The post-COVID economy: a productivity booster shot

Macro Strategist Juhi Dhawan thinks US growth will benefit from a revival in productivity in coming years, aided by a digital revolution that’s getting a boost from recent technology investments across many areas of the economy.

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My highest-conviction macro idea is that stubbornly low US productivity is finally set to rise over the medium term. Today, we are seeing early signs of improvement as the economy recovers from the lockdown (light blue line in Figure 1), but the question is whether these gains will be sustained and continue to build through the new expansion. I believe they will, and this implies higher potential economic growth, which, coupled with fiscal spending, should gradually push up long-term interest rates in the coming years.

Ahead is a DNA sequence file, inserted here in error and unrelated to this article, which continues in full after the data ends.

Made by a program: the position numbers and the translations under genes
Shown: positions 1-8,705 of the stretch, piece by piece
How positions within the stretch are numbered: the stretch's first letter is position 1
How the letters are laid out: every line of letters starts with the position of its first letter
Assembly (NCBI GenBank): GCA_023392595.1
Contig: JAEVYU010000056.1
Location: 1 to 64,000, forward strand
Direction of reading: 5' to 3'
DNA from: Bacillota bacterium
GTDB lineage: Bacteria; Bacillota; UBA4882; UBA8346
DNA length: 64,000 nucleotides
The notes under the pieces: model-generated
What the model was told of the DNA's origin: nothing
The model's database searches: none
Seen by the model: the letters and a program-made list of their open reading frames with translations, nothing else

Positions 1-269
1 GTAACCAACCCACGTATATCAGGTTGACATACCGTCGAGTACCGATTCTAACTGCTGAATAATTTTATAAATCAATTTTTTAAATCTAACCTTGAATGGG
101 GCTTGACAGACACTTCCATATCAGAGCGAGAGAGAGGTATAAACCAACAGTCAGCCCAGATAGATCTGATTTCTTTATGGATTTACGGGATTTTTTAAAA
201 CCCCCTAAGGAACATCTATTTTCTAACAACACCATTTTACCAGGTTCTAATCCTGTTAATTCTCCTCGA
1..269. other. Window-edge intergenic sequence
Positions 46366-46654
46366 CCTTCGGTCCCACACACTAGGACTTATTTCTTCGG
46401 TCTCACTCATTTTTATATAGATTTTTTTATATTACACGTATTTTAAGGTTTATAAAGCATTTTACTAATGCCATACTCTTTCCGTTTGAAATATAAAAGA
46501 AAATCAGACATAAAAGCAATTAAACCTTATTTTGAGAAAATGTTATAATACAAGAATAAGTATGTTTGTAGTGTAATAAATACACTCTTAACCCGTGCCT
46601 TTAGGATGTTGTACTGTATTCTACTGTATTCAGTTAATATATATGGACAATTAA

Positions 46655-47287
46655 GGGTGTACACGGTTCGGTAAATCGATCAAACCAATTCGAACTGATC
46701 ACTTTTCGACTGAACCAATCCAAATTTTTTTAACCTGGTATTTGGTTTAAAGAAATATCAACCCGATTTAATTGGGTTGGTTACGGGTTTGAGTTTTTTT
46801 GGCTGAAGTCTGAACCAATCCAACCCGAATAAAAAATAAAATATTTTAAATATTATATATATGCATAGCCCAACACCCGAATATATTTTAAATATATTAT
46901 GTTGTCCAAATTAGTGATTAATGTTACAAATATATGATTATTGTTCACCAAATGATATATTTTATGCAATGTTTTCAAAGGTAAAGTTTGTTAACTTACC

FIGURE 1

Expecting US productivity to rise over time

In my last note about this upcoming revival in productivity, I stressed that it will be driven to a great extent by the digital revolution, which is yielding new, more efficient ways of doing business. Since then, we’ve experienced the seismic effects of a pandemic, including creative destruction across many areas of the economy. Businesses, governments, and consumers have been forced to invest in technology, and the resulting connectivity is here to stay. We’re seeing a shift in thinking about remote/hybrid work models, a step-up in online purchase and delivery models, increased appetite for digitalization, and more automation across sectors. Here I’ll touch briefly on several of these trends and related observations that I expect to shape the post-COVID US economic landscape.